Authors: de Biase S, Pellitteri G, Gigli GL, Valente M Abstract INTRODUCTION: Narcolepsy is a chronic sleep disorder characterized by a pentad of excessive daytime sleepiness (EDS), cataplexy, sleep paralysis, hypnagogic/hypnopompic hallucinations, and disturbed nocturnal sleep. Treatment of narcolepsy remains challenging and current therapy is strictly symptomatically based. AREAS COVERED: The present manuscript is based on an extensive Internet and PubMed search from 1990 to 2020. It is focused on the clinical and pharmacological properties of pitolisant in the treatment of narcolepsy. EXPERT OPINION: Cur...
Source: Expert Opinion on Pharmacotherapy - Category: Drugs & Pharmacology Tags: Expert Opin Pharmacother Source Type: research
Publication date: Available online 18 September 2020Source: British Journal of Oral and Maxillofacial SurgeryAuthor(s): Andrew Jenkinson, Madhav A. Kittur, Ketan Shah
Source: British Journal of Oral and Maxillofacial Surgery - Category: ENT & OMF Source Type: research
Publication date: Available online 17 September 2020Source: British Journal of Oral and Maxillofacial SurgeryAuthor(s): Gururaj Arakeri, Vishal Rao
Source: British Journal of Oral and Maxillofacial Surgery - Category: ENT & OMF Source Type: research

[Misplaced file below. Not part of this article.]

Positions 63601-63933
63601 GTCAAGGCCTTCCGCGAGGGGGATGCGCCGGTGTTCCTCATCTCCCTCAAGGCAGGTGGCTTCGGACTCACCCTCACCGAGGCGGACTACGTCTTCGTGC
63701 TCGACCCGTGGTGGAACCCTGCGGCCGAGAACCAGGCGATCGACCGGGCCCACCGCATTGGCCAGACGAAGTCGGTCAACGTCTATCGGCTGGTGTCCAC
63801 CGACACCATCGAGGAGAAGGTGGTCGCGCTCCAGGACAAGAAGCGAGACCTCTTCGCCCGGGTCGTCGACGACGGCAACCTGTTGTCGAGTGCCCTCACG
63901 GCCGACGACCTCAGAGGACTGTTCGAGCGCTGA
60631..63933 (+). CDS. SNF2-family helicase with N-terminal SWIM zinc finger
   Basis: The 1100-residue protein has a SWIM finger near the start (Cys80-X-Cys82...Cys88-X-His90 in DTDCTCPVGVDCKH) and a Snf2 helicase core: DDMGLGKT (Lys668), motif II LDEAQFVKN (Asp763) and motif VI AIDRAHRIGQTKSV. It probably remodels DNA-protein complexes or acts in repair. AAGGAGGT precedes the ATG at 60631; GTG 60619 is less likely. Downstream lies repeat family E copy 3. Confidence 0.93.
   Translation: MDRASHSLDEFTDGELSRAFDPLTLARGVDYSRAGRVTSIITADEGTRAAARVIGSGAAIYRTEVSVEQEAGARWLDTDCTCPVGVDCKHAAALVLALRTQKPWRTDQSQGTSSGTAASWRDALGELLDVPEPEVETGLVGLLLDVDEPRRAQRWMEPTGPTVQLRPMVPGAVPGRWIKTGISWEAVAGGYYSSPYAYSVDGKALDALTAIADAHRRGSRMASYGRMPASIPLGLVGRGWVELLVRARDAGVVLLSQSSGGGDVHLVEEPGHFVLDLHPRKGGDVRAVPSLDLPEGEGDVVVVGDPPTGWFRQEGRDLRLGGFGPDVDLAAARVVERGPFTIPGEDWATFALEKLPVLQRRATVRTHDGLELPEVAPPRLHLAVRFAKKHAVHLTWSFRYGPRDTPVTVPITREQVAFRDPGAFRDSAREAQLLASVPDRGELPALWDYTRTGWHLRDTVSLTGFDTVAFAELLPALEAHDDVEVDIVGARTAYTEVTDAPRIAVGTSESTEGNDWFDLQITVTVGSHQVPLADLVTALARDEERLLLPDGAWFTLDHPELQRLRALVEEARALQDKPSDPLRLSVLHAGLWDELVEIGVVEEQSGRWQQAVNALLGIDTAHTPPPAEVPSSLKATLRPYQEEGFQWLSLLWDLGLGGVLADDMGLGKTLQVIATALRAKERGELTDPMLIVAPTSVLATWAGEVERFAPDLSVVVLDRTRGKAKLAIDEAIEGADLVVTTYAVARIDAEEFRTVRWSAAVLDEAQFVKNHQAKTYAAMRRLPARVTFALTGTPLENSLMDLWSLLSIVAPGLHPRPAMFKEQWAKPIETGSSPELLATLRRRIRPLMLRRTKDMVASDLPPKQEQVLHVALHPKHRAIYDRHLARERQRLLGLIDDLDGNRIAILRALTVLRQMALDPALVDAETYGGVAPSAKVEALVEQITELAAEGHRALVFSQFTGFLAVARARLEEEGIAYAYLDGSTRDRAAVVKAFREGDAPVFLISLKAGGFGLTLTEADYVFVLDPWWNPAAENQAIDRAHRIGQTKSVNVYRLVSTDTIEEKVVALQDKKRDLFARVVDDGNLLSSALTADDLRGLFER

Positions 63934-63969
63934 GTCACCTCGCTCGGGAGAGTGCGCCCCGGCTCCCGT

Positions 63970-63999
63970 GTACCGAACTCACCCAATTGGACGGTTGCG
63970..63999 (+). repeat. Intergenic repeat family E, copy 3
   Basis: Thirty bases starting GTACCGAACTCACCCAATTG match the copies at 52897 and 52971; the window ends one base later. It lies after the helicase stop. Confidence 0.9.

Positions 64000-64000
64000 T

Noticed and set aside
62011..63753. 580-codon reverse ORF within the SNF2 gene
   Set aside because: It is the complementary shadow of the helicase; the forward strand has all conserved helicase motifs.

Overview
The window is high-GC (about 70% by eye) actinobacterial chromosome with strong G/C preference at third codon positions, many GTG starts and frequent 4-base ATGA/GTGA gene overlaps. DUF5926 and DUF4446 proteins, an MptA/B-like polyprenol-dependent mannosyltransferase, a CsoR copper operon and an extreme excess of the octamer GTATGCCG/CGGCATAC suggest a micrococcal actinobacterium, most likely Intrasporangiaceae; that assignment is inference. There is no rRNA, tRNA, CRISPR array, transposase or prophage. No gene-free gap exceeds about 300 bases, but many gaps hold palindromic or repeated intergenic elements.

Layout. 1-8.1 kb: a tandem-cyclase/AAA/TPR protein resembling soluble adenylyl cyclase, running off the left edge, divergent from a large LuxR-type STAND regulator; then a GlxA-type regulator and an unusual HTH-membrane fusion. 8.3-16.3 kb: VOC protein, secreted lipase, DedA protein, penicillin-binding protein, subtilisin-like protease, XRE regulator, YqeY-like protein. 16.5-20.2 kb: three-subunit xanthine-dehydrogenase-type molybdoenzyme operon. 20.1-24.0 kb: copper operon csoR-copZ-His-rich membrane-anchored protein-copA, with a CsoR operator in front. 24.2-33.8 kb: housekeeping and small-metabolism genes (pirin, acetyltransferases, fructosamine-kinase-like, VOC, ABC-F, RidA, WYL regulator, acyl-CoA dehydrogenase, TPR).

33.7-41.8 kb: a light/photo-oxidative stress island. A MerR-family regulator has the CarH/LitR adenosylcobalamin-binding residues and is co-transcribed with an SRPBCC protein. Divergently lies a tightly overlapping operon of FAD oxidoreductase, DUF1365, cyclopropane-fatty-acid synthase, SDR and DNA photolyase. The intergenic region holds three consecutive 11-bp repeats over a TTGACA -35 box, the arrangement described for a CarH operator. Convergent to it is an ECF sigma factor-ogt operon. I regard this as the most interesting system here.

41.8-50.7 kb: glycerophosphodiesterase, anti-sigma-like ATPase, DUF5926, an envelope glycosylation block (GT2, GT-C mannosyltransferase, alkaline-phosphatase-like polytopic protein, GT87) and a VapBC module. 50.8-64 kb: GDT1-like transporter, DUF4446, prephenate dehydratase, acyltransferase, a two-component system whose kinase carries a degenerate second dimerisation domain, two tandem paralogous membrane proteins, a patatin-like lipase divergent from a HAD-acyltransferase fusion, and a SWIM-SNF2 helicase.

ConclusionsUsing deep learning object detection technology, maxillary cyst-like lesions could be detected in approximately 75 –77%.
Source: Oral Radiology - Category: Radiology Source Type: research
Conclusions: The main effects of T. s. stejnegeri envenomation are tissue swelling, pain, and local ecchymosis. We do not recommend the use of cold packs during first aid to reduce wound pain, as this may be a risk factor for wound necrosis. In addition, patients with bulla or blister formation should be carefully examined for subsequent wound necrosis. Antiplatelet use may worsen systemic bleeding. No severe rhabdomyolysis or renal failure was observed in this large case series, we therefore considered that they were not prominent effects of T. s. stejnegeri bite.
Source: Journal of Venomous Animals and Toxins including Tropical Diseases - Category: Tropical Medicine Source Type: research
Anna Winter was told it would take 48 hours to find out if her four-year-old was sick. It took four days.